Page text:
Peace Corps Life: How to Take a Bucket Bath

Without running water on my island (or during training) I have mastered the bathing method known as a "bucket bath."

While bathing in the ocean is super low-key and easy (no shampoo! no soap! full immersion! no need to remove clothes!), getting in the privacy of my swim haos to scrub off every last speck of sand and dirt with warm soapy water is both peaceful and meditative.

So I am here to share with you the ritual of this practice.

When you are accustomed to running water and being indoors in a white tile bathroom in the comfort of your home (ah, the days of a bathroom being attached to your living quarters...), imagining taking a bucket bath is both scary and repulsive. But I promise you, it is really lovely. It's not like camping, and there aren't tons of bugs (some, maybe, but not tons), and you get time to yourself. The only qualm I have with it is the inability to truly clean behind my ears. I just feel I get a better cleanse with running water in that sense.

In your shower, you will need:
  • A hand-held mirror (for washing your face or getting a good look at that spider bite on your back)
  • A long bamboo scrub brush (packed it from home, never have regretted it)
  • Shampoo, conditioner, soap, face wash (I just use baking soda), etc
  • Mosquito coils
  • Matches
  • A large bucket (holds 2-3 gallons of water)
  • A large cup made from cutting a 1-liter water bottle

To bring with you into the shower:
  • A sarong
  • A towel
  • A light (if at night)
  • A waterproof speaker (if you like to dance while naked)
  • Flip flops (so you can slide your clean feet into something before walking across the grass to your house)

How to shower:
  1. Enter the swim house and light a mosquito coil and shut the door. This will allow the smoke to lightly fill the swim house. You want to be inspecting your bug bites in the shower, not getting new ones. 
  2. In a tea kettle, boil water. Once scalding hot, pour it in your water bucket and fill the rest with (unheated/cool) water. The water you add can be well water, ground water or rain water. You aren't drinking it so who cares! Put the bucket of nice, warm water inside the shower.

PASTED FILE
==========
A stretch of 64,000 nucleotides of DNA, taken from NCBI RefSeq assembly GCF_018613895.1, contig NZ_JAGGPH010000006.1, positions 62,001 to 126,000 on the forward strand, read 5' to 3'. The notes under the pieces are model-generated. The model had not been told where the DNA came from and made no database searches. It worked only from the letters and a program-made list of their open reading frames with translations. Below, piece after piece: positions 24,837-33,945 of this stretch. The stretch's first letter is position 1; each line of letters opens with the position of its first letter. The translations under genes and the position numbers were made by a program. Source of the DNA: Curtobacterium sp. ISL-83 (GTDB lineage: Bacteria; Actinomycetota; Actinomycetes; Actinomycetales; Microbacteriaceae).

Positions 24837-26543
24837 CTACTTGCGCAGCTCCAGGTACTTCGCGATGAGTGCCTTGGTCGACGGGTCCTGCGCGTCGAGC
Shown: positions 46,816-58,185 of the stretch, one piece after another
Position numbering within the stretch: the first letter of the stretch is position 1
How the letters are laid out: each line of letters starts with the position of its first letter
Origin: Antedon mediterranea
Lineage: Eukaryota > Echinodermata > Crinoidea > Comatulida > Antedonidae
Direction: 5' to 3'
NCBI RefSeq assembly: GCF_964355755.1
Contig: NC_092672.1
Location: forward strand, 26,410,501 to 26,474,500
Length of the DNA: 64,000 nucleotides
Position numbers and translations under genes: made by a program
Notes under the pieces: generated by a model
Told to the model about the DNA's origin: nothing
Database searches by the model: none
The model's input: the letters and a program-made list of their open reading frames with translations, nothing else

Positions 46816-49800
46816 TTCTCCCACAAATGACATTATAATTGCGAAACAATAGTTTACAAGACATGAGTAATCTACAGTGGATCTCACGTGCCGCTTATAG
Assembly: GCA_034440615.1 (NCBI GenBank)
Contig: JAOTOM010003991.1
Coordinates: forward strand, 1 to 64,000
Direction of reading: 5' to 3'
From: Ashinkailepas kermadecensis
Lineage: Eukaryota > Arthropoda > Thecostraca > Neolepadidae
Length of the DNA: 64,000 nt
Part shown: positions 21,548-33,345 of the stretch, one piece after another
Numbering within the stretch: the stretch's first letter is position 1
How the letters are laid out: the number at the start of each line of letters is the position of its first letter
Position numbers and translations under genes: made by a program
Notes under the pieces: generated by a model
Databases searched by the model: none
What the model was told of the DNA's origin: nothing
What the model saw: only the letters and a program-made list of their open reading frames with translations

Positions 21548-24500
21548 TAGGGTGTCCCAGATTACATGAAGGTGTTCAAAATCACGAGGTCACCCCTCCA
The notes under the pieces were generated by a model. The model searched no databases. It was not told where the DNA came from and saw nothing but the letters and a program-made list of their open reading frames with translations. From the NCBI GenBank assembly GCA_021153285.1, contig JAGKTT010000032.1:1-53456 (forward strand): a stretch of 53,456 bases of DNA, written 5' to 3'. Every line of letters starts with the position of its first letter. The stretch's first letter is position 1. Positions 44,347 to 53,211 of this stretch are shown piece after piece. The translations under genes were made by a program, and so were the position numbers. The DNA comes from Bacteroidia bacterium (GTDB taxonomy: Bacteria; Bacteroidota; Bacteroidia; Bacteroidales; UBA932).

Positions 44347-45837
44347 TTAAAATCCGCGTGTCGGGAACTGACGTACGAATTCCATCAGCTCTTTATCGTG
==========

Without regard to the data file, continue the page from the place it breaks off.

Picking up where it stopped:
3. Inspect the shower for bugs. Is there a cockroach in there? Get your kitty in there and admire the hunt. 
  4. Get dressed for the occasion. In your house, strip down naked and throw on a sarong. Slip on your flip flops. If it's night, bring your solar light. If you're musically-inclined, bring some tunes with you on your waterproof speaker. Carry your towel with you.
  5. Open the door to your shower and step inside. Hook your towel and sarong on the nails on the wall. Hang your solar light on a nail. Set the speaker on the upper edge of the wall.
  6. Take the large cup created from an old water bottle and fill it up. Douse your head with water several times, getting your hair completely wet. Ahhhh warmth. 
  7. Set the cup down and shampoo your hair. Rinse with cups of water. Apply conditioner.
  8. Grab the soap and clean your body. Rinse off with cups of water. 
  9. Got a Diva Cup? Take it out and clean that thing before popping it back in.
  10. Use the mirror to check yourself as you wash your face. Scrub that sunscreen, oil, sweat and grime from your pores. Look at you, all nice and clean!
  11. Use the mirror to check your body. What is making your lower back itch? Is that mole getting bigger? This is probably the only time you ever see your entire body, or even your upper thighs, so make the most of it. 
  12. Dip the bamboo brush in the water bucket and scrub your whole body. Exfoliate, exfoliate, exfoliate! Scrub those toes and nails and enjoy their cleanliness for the five minutes before they inevitably collect dirt again. 
  13. Dance. Have music, will dance.
  14. Rinse off your conditioner with cups of water. 
  15. Continue rinsing your body and hair with water until you run out. As you reach the end of the bucket, pick that sucker up and pour it over yourself, Flashdance style. 
  16. Grab your towel and dry off. Wrap your sarong around yourself. Extinguish the mosquito coil.
  17. Open the door of the swim house and prop it open. You want it to dry out so you can minimize mold growth. 
  18. Grab your light and shoes and head back inside the house to change. 
  19. Place your wet towel and sarong out on the laundry line to dry off. Don't put it in your laundry pile until it's don't want mildew, "dew" you?
  20. Comb/braid your hair and you are as fresh as you possibly can be...before you now cover yourself in a thick layer of mosquito spray and/or sunscreen. 


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